If a UAS operator will be ﬂying within ﬁve nautical miles of an airport, they must notify the airport management and the air traﬃc control tower.(if there is one on the airport).
Reporting intended umanned-aircraft operations at or near an airport gives the airport’s management and control tower an opportunity to deny the operations if they deem them unsafe. If the operations are approved, proper notiﬁcation also gives airport management and controllers a chance to provide appropriate advisories to other users of the airspace.
Despite these established rules designed to prevent manned aircraft and UAS conﬂicts around airports, pilots of manned aircraft operating in the integrated airspace system, especially in the terminal environment, need to be more vigilant than ever to detect UAS.
Situational awareness is the key consideration to safety. Pilots of manned aircraft are constantly advised to use the same level of vigilance you would normally use in a terminal areas with the understanding that Drones are much smaller and may be out of sight of the Pilot.
Unmanned Aircraft Safety Team (UAST): www.unmannedaircraftsafetyteam.org
NBAA UAS Resources: www.nbaa.org/uas
FAA Unmanned Aircraft Systems: www.faa.gov/uas
B4UFLY Mobile App: www.faa.gov/uas/where_to_ﬂy/b4uﬂy
Port of Portland UAS Operation Rules (Drones):www2.portofportland.com/Inside/UASOperationRules
Twitter and Instagram: @FAANews, @FAA #UAS
AIRPORTS AS PROACTIVE COMMUNICATORS
Airports are the logical local source of information for UAS operators in their area. Airport's should have websites which includes general information regarding drone use and port-speciﬁc requirements. For example, the if a City prohibits recreational UAS operations on port property and requires a permit for commercial and public UAS operations on its properties, Airport websites can serve as Information sources for regulatory guidelines.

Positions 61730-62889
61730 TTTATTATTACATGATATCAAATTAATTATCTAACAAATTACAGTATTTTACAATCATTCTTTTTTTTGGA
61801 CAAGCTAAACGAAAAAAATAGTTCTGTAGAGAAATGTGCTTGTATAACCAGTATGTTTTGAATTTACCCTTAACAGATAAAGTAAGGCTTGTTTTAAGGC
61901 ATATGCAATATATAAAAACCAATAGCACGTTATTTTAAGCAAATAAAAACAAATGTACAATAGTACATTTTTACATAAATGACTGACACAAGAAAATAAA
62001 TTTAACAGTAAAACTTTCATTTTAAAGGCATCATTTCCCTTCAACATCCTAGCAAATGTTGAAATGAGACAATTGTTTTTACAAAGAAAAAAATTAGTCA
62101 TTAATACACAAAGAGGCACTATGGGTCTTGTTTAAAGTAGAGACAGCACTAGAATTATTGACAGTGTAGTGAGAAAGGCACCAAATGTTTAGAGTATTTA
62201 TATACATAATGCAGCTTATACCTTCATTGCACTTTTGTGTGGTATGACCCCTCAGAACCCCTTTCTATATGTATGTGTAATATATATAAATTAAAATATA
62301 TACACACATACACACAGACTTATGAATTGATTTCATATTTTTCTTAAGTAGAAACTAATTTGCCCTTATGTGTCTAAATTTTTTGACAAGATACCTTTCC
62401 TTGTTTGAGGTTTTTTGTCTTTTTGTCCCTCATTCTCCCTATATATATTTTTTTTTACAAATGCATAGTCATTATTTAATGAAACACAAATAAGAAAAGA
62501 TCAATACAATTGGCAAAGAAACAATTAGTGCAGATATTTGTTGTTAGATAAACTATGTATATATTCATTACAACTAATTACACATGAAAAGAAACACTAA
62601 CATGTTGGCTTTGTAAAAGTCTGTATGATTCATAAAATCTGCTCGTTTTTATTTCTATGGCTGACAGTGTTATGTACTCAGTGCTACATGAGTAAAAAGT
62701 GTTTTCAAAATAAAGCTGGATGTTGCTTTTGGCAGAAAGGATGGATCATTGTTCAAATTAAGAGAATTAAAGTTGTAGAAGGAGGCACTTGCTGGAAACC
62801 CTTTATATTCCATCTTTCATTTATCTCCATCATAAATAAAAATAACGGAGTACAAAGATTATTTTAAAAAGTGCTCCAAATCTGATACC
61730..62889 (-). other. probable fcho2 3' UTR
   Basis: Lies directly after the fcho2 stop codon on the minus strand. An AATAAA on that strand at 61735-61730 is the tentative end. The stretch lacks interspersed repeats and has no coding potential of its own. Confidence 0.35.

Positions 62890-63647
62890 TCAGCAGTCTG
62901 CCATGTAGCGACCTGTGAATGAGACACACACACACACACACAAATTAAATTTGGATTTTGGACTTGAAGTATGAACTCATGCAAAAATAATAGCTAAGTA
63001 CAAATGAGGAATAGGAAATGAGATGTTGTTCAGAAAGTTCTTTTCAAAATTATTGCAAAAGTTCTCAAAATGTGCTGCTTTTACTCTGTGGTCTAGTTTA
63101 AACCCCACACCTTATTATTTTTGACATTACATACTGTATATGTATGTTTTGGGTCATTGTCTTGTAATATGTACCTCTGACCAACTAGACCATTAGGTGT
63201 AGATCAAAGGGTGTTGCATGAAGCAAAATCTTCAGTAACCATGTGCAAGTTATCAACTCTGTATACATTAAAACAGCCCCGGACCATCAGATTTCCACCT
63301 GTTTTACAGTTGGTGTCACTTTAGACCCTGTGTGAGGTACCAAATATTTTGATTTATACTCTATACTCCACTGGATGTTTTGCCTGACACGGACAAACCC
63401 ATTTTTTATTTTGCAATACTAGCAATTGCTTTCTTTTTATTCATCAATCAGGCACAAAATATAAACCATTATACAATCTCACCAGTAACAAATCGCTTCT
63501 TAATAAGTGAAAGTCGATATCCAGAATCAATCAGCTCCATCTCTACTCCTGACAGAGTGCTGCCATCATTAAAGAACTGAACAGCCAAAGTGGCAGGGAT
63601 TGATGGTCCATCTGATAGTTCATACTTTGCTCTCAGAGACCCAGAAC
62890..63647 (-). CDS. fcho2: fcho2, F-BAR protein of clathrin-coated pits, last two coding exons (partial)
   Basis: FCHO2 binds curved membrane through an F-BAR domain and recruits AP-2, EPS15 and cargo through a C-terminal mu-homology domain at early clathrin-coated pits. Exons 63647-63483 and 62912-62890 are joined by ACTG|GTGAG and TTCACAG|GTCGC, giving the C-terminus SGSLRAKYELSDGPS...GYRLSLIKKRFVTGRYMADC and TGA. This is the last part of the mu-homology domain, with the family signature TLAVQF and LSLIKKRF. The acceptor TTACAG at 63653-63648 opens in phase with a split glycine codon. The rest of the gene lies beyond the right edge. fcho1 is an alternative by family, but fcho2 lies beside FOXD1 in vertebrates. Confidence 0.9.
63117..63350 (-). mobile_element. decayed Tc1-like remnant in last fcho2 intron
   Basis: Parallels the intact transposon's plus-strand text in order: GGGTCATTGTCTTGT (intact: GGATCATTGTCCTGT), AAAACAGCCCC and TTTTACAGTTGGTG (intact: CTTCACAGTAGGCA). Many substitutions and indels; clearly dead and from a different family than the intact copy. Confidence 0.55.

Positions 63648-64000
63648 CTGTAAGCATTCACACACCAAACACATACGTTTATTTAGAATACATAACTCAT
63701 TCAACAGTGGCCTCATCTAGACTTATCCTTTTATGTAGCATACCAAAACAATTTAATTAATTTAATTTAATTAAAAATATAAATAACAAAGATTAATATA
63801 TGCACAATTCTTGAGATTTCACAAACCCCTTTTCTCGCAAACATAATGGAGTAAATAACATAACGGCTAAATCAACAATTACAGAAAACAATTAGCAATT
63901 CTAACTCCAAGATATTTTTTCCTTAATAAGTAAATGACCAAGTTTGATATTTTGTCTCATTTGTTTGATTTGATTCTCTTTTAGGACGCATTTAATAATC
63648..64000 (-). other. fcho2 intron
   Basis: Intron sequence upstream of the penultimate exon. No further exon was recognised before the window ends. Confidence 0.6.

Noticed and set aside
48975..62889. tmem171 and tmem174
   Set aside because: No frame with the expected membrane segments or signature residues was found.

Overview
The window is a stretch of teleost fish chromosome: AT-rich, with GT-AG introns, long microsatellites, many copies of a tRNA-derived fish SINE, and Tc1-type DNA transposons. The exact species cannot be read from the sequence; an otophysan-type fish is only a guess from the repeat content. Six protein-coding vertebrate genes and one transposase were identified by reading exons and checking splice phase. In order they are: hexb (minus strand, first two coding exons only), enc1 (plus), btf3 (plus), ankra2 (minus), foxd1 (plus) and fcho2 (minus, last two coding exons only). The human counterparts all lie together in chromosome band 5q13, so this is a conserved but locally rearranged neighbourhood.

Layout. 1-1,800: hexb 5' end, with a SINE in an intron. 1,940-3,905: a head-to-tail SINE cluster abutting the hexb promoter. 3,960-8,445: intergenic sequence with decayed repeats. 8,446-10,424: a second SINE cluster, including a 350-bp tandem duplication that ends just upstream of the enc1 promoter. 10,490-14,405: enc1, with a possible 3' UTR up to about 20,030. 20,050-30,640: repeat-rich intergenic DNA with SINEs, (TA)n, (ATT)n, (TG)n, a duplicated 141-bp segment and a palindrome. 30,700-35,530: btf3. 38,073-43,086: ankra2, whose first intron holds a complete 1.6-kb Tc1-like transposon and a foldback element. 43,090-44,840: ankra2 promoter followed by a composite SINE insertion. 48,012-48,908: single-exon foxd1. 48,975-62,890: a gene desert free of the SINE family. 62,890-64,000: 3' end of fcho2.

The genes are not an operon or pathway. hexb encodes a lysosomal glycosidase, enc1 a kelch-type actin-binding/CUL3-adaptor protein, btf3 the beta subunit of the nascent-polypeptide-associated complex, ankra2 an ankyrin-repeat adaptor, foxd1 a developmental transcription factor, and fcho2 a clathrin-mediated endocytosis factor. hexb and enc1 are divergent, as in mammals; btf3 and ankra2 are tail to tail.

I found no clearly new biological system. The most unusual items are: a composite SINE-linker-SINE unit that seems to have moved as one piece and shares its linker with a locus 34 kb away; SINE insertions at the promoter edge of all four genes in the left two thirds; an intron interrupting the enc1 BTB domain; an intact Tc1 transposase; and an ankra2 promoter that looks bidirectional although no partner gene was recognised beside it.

In addition, Airports should provide reliable communication systems that provide information for both manned and unmanned aircraft operators. Airports should harness the advantages of managing a webpage for UAS operators and use social media to share information, including regulatory changes and links to other resources.
Furthermore, partnerships with Aviation Institutions and Aviation safety Departments to develop education and outreach programs to help encourage safe and legal UAS operations within the state and to provide communities with information about drones to help resolve and clear doubts that has risen from Drone operations. Airports have a unique role when it comes to UAS operations because we work with airlines, general and business aviation and the military, as well as the community, so airport management should cast a wide net in their outreach eﬀorts.
In general, airports are being encouraged to take three steps to facilitate safe integration of UAS:
Use the airport website and social media to reach UAS operators.
Publish a phone number and email address so drone operators know how to provide required notiﬁcation of ﬂights near an airport.
Educate airport staﬀ on the basics of UAS rules so they can respond to questions from drone operators and the public.
There are a variety of ways to operate a drone, including Part 107, Section 336, waivers, etc. Learn more at www.faa.gov/uas.
Parry Hedima is a member of the National Business Aviation Association.